UFC Exec: 30-40 Percent More USADA Tests in 2019
In the wake of a new drug testing controversy surrounding Jon Jones, which Jeff Novitzky — the UFC’s vice president of athlete health and performance — explained the situation on a recent Joe Rogan Experience appearance, the UFC and U.S. Anti-Doping Agency (USADA) are upping the ante on its athletes.
During the podcast episode, Novitzky stated that the UFC and USADA have agreed on a new deal that will see “30 to 40 percent” more tests conducted on its fighters.
Novitzky, in fact, used Jones’ run-in with USADA as an example as to why the new deal has been reached. According to Novitzky, Jones was the most, if not one of the most, tested athletes over the last six months.
“One thing that obviously protected him here was that volume of testing, and so USADA came to us and said, ‘Hey, we think that you probably should up the amount of tests that you’re doing,'” Novitzky said. “So we just renewed a contract with USADA and we’re increasing our testing numbers by 30 to 40 percent. The first three years of the program, we were under contract for approximately 2,700 tests, and starting this next year, we’re going to up that to around 4,300 or 4,400 tests. So I think it’s going to be more of a burden.
There’s going to be USADA showing up on more doorsteps early in the morning for more of our athletes, but I think this is a perfect example that the increased volume of testing actually can be a protectant to the athlete, especially when you’re talking these low level picogram quantities and contaminated cases, and things like that.
Jones was not granted the ability to fight by the Nevada State Athletic Commission due to testing positive for picograms of Turinabol in three USADA tests conducted over the last five months. According to USADA, the failed tests are simply residual effects of a Sept. 2017 failed test that saw Jones test positive for the same substance, which supposedly has no performance-enhancing benefits. Nonetheless, that 2017 failed test saw a UFC 214 win for Jones overturned to a No Contest, forcing the UFC Light Heavyweight Title off him once more.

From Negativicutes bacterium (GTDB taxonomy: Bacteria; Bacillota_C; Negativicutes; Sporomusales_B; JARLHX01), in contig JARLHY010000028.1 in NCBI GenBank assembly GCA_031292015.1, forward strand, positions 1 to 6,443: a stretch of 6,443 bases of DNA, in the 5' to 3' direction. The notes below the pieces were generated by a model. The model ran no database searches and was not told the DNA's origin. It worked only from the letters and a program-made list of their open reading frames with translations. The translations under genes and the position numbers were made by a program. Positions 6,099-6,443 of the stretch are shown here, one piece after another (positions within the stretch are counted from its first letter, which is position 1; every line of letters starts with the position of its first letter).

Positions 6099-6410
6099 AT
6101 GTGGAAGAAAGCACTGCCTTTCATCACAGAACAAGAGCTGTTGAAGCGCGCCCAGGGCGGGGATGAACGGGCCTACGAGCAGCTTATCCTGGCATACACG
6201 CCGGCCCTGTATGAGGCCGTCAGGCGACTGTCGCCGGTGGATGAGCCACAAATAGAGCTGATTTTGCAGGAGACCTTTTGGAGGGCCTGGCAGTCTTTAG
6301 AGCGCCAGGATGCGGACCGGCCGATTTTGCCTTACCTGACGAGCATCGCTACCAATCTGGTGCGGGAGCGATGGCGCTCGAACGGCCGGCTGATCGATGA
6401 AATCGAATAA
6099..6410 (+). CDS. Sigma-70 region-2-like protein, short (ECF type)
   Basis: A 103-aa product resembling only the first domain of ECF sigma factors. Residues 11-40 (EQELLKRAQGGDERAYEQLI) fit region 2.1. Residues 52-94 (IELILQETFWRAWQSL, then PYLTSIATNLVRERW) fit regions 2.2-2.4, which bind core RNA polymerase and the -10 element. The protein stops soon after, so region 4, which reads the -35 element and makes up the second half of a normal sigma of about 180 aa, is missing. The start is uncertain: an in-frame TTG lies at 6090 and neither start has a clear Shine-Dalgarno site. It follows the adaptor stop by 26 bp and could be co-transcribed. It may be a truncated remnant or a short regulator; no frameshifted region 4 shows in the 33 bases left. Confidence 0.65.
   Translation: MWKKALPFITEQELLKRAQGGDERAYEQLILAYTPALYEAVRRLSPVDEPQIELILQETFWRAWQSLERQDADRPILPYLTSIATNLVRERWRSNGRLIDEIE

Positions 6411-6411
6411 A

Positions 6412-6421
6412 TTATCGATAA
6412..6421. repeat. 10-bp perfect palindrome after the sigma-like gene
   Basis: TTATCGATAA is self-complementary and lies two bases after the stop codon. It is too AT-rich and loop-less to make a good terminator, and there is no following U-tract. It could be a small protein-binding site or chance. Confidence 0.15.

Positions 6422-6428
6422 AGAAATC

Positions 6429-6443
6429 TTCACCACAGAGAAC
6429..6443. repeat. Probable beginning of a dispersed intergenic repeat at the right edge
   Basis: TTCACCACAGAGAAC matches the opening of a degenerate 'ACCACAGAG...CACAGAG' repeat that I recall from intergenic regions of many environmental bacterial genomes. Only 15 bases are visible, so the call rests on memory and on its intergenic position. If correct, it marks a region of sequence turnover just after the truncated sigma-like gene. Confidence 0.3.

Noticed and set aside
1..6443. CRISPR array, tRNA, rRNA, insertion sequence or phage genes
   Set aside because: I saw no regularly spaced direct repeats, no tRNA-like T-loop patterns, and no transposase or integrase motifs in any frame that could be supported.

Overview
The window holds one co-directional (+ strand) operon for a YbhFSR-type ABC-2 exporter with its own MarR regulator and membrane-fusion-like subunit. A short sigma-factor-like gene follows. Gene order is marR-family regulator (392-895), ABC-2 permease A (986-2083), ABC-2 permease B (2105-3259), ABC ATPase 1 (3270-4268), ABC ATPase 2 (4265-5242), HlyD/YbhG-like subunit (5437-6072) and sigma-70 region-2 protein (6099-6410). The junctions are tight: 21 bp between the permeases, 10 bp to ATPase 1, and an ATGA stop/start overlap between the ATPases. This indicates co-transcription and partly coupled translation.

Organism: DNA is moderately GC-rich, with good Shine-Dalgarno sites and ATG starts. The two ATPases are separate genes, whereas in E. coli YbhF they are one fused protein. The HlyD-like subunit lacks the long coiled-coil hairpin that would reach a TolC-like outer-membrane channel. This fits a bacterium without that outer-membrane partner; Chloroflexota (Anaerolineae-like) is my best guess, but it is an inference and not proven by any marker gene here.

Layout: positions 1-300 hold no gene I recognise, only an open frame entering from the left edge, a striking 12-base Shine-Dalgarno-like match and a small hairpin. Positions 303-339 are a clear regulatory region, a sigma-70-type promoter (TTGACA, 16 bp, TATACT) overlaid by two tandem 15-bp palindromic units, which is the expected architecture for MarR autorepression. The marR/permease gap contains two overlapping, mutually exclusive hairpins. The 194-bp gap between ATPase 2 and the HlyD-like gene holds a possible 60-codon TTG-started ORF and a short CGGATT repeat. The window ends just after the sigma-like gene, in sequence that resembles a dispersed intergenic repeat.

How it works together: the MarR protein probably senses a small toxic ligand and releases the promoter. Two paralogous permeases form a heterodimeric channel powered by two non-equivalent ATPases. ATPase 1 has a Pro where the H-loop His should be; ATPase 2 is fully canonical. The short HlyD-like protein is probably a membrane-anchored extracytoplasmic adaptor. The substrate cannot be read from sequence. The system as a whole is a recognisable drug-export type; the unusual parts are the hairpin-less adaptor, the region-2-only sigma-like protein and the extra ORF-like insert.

The NSAC not allowing Jones to compete saw the UFC move UFC 232 to California, where Jones is licensed to compete, on six days’ notice. While Jones can compete at the UFC event, he must meet with the NSAC in January.
Novitzky is looking to ensure that in the new deal with USADA, cases likes Jones’ are treated differently.
“Interestingly enough, the World Anti-Doping Agency or WADA, their next code revision is 2021, and so they regularly put out, ‘Hey, what are the issues going forward that we want to address?'” Novitzky said. “And one of the major issues is potentially establishing thresholds for these low-level substances that keep appearing — THC being one of them, Ostarine being one of them. And so the idea that WADA is looking at and has a working group of worldwide experts [researching] is, hey, if something gets reported back at under 50 picograms, all the evidence is showing more likely than not this is from a very low-level contaminant issue. We’ve never seen an issue of a micro-dosing or an intentional use that’s reached that level. Why are the labs even reporting at quantities lower than 50 picograms or 100 picograms?
“I think very soon they’re going to come out with a recommendation. We are going to adopt that before 2021. Once that working group — and we’re in communication with them — comes up with those recommendations, you’ll see them implemented first in the UFC program. Again, I’ve also said, fairness and due process in a program is just as important as the strength and comprehensiveness of that program. You might lose faith [from] your athletes. You could have the strongest, loophole-free program in the world, but if you start implementing things unfairly, you’ll lose faith just as much as if you had a bunch of loopholes in the program. It’s got to be fair.”
The entire appearance of Novitzky on The Joe Rogan Experience can be viewed in the video player above.
Original Story: MMA Fighting